New prophylactics for migraine targeting CGRP have emerged. Real world data are important to obtain comprehensive understanding of response. We assessed consistency of response to erenumab, a monoclonal CGRP-receptor antibody, under real world circumstances. We aimed to determine which patients may be considered responders in clinical practice.
All erenumab treated patients (n = 100) completed a time-locked daily e-diary with automated algorithm to monitor response. Monthly migraine days (MMD), non-migrainous headache days (MnmHD), days of acute medication use (MAMD), well-being and pain-coping were assessed for a six month period. Primary outcome was reduction in MMD compared to baseline.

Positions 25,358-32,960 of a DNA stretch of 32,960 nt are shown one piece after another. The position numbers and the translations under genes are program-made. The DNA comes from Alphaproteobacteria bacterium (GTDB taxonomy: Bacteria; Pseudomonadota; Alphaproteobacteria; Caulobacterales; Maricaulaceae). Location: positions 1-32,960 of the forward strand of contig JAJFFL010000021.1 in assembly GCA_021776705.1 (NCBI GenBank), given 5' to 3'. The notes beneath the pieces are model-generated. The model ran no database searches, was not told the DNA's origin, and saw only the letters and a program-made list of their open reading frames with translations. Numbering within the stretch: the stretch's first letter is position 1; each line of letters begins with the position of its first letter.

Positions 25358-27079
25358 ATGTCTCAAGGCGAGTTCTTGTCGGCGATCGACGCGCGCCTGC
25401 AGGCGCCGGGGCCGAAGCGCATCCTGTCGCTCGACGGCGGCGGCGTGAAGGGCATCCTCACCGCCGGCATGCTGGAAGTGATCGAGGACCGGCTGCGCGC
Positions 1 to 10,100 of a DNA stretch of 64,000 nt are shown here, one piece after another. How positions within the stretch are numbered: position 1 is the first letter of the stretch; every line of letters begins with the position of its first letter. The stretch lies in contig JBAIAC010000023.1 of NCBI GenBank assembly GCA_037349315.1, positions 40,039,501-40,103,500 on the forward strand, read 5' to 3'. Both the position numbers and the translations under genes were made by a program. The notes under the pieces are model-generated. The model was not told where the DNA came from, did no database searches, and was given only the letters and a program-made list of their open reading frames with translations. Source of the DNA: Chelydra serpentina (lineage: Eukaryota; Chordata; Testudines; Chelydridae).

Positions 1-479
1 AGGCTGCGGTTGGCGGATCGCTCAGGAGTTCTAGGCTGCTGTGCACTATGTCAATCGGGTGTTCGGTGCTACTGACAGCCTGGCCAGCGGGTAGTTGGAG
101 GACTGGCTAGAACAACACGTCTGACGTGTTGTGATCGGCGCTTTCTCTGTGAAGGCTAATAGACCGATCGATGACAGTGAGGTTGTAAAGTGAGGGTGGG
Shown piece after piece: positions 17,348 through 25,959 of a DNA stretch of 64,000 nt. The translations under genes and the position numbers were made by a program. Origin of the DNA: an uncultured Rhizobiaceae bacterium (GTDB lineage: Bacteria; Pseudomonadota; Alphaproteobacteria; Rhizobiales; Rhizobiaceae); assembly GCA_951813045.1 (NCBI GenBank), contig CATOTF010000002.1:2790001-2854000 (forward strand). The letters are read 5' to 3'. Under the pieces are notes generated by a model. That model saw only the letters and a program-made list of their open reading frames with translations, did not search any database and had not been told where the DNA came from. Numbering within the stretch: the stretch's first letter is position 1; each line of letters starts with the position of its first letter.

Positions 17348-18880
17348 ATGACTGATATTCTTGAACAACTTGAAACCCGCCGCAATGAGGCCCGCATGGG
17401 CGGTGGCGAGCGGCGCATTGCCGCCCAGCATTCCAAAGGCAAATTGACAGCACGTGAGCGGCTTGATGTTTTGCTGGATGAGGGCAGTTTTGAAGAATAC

MMD and MAMD decreased in all months, in episodic and chronic migraine patients, compared to baseline (p < 0.001), while general well-being (p < 0.001) and pain coping (p < 0.001) improved. Of all patients 36% had ≥50% MMD reduction in ≥3/6 months, 6% in all 6 months. For ≥30% MMD reduction this was 60% and 24%, respectively. Almost 90% of patients with an average MMD reduction of ≥30% over the first three months, sustained this response in the last three months. In addition, 20% of patients without an initial response (average <30%), had a delayed response (average ≥30%) in the last three months.
Erenumab was effective in migraine patients highly refractory to previous prophylactics. We propose as a practical guideline to continue treatment for at least six months and to consider patients with ≥30% MMD reduction in at least half of the treatment period to be responders.

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